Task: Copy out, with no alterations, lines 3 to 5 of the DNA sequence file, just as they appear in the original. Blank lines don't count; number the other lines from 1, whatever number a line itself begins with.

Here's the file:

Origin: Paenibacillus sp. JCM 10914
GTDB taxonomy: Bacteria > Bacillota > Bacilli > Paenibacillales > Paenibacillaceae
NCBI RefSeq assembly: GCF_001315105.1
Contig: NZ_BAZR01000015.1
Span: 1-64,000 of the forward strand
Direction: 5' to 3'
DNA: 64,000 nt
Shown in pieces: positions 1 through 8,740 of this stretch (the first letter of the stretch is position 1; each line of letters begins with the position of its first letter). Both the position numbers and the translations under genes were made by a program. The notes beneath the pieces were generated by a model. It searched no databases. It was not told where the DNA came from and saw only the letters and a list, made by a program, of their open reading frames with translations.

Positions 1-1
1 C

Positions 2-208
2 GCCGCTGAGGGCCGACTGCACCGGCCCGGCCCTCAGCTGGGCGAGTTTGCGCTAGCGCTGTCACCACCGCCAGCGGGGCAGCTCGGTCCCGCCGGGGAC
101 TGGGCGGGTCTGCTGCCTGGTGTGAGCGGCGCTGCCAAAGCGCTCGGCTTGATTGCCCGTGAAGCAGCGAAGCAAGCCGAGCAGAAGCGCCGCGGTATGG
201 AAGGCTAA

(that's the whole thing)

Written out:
NCBI RefSeq assembly: GCF_001315105.1
Contig: NZ_BAZR01000015.1
Span: 1-64,000 of the forward strand